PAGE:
As part of its Pre Spring 21 collection, OBJECT has included styles that have been designed so they can easily be recycled. In fact, for the first half of next year, OBJECT has over 60 circular styles planned across three collections.

At last week’s Copenhagen Fashion Summit, circularity was a central theme, with organisers Global Fashion Agenda releasing a report – titled Fashion On Climate – that argued circular business models could enable the fashion industry to cut around 143 million tonnes of greenhouse gas emissions by 2030.

Each circular style from OBJECT has been designed specifically for longevity and reuse. The focus on circular design is part of the brand’s determined and constant focus on more sustainable collections.

“We wish to reduce the use of virgin fibres by designing styles that are ready to be recycled, reused or redesigned. Through our designs, we really encourage our consumers to reuse OBJECT styles for longer and to recycle their pre-loved styles when they are worn out,” says Gitte Skals, Sustainability Responsible at OBJECT.

Challenging the status quo

In February, BESTSELLER Sustainability hosted a circularity workshop for brands, as part of a planned Circular Design Challenge. At a basic level, circular design means designing out waste from the beginning – an approach that focuses on creating clothes that are ready-made for recycling and/or reuse.

While the internal competition was interrupted by COVID-19, some brands have persisted with their circular design journey.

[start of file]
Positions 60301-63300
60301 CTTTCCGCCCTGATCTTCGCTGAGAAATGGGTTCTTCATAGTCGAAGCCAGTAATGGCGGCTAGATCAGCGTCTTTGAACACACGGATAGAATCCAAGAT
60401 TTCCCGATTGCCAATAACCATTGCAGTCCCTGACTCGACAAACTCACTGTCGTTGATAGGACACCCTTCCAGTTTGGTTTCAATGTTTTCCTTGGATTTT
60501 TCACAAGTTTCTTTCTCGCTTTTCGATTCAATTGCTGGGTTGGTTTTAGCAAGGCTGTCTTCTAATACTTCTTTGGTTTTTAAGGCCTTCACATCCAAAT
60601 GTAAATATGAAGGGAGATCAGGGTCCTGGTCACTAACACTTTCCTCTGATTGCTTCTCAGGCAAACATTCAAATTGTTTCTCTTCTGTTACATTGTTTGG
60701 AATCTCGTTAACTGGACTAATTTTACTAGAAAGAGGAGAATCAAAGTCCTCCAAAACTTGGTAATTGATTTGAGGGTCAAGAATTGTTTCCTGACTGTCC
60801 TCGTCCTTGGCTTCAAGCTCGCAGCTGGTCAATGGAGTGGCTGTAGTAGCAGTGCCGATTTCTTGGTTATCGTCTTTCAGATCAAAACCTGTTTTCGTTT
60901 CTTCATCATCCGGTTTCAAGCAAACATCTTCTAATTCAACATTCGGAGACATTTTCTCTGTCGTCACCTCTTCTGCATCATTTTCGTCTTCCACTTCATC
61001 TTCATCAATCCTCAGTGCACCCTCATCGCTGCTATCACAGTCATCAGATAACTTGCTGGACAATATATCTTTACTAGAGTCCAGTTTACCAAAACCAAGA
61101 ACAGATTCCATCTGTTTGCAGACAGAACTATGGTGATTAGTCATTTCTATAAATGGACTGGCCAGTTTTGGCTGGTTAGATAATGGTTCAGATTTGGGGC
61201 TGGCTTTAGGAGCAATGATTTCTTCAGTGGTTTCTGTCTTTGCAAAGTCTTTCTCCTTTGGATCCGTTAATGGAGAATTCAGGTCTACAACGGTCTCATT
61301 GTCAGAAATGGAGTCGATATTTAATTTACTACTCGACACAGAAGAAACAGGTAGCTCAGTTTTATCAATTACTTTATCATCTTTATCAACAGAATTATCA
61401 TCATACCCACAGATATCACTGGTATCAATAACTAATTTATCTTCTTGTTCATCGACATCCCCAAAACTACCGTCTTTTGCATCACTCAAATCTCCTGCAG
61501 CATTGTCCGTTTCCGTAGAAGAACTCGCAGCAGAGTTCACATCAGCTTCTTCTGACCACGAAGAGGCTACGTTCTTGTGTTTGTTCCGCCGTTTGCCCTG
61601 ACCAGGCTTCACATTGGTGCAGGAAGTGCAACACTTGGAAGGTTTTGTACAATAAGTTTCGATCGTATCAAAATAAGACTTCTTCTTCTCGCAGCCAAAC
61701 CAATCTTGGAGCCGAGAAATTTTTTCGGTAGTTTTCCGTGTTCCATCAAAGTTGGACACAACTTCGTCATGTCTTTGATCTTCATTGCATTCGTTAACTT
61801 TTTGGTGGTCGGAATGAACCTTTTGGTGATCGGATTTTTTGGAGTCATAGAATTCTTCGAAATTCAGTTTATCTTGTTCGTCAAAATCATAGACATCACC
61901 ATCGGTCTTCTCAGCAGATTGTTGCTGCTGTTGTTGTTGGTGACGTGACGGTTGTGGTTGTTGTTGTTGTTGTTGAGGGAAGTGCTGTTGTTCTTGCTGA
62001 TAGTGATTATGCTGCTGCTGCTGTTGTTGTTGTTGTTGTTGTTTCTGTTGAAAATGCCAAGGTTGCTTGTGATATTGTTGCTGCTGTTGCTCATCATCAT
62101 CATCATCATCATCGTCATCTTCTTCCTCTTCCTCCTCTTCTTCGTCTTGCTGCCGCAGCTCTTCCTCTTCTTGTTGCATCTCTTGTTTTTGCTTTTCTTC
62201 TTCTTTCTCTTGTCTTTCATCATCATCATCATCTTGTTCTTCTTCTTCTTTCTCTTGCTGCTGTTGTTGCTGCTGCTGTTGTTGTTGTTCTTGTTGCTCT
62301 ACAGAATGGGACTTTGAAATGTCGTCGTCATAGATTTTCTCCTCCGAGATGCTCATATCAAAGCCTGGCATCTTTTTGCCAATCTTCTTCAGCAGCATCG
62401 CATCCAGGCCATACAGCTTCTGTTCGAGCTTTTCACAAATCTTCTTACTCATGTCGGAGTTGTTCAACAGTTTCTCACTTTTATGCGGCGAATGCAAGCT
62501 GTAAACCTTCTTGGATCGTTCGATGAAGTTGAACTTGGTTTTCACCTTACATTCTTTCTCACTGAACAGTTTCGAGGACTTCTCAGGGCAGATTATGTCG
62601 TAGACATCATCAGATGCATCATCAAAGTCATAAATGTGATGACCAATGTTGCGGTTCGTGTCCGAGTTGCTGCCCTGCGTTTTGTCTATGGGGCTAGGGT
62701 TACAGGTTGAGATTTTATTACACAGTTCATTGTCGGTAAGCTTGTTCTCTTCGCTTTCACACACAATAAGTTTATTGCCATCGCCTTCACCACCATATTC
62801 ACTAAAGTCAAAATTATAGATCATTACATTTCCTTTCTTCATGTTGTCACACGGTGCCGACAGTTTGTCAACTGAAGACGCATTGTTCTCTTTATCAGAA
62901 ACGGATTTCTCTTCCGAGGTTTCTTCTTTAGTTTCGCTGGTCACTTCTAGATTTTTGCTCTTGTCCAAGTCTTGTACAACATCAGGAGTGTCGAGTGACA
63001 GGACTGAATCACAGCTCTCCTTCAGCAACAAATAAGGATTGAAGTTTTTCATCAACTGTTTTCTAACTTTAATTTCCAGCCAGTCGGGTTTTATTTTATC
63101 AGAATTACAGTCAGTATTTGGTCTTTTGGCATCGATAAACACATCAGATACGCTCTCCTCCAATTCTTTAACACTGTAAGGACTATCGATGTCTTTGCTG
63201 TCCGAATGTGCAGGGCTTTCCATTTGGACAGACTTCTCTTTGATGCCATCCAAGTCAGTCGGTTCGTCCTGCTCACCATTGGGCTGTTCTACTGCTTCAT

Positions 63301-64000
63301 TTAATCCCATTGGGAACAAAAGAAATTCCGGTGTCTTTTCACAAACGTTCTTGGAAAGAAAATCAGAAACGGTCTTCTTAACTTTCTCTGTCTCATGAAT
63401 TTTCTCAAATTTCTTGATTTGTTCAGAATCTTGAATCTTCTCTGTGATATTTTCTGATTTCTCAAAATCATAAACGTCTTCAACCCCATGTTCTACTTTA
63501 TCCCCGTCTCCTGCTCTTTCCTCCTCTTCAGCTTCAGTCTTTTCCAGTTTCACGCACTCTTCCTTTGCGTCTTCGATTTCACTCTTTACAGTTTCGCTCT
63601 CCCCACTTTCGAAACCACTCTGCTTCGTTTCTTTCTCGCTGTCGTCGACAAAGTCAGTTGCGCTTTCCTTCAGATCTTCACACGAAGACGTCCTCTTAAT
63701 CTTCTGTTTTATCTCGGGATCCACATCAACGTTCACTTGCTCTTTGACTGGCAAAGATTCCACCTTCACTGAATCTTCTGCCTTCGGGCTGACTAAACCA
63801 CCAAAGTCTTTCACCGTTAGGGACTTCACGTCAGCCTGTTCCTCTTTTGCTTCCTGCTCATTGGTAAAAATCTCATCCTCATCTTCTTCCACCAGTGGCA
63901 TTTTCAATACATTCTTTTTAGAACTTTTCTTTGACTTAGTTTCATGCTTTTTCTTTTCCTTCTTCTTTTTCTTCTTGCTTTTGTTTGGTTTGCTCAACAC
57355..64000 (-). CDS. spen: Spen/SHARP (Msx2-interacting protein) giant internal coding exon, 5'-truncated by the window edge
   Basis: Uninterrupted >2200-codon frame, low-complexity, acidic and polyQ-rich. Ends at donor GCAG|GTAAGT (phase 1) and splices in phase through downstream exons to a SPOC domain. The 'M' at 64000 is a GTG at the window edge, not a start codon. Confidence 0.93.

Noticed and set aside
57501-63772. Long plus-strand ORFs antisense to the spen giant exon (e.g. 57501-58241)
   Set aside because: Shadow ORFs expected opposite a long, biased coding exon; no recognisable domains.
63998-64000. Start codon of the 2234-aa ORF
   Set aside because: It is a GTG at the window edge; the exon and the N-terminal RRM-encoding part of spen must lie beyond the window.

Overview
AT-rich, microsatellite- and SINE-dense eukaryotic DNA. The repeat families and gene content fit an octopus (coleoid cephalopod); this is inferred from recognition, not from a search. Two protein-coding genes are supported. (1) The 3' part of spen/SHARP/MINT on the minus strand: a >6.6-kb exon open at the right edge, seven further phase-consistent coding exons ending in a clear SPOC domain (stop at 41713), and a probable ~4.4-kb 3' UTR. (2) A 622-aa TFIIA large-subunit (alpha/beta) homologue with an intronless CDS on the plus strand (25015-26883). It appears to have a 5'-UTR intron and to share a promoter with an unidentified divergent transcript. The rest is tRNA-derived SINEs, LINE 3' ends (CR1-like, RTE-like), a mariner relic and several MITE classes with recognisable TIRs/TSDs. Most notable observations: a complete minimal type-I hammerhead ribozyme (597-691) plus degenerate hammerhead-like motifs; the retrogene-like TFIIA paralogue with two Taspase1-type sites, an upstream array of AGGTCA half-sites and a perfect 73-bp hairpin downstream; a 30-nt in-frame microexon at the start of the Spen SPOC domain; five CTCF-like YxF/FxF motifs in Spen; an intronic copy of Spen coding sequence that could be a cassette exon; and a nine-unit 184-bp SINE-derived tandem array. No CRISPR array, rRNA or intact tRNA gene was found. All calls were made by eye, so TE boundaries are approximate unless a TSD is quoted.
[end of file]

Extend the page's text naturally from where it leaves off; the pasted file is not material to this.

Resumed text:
“It has been impressive how OBJECT and SELECTED – despite the disruption of COVID-19 – have continued to work with circular design following BESTSELLER’s internal circularity workshop in February,” says Pernille Kramer, Senior Project Specialist in BESTSELLER Sustainability.

“In BESTSELLER, our ultimate ambition – or our North Star – is to be climate positive, fair for all and circular by design. OBJECT and SELECTED are contributing to the last part of that ambition by challenging the status quo and rethinking the standard design process, so they consider everything from choice of materials to a product’s end of life.”

SELECTED has included 10 circular styles in its Autumn 21 collection, with each style including owner tags and inside labels explaining how the garment can be refashioned, reused and recycled.

Dual approach

OBJECT has settled on two circular design techniques for their Pre Spring 21 collection.

The first technique focuses on designing circular styles using 98-100 percent of the same fibre – including trims, labels and threads – so that the entire garment can be recycled.

If it is not made from one type of fibre, it is designed so that the different parts can be separated or cut off at a recycling facility when the product comes to the end of its life.

“Circularity is very much about striving to make products that are long-lasting – to make sure they will be worn for many years and maybe by many different people before they end up at the recyclers when they are worn out. Being pro-active within sustainability is a key focus for us,” Gitte says.

OBJECT’s Pre Spring 21 collection will be available online and in stores in December.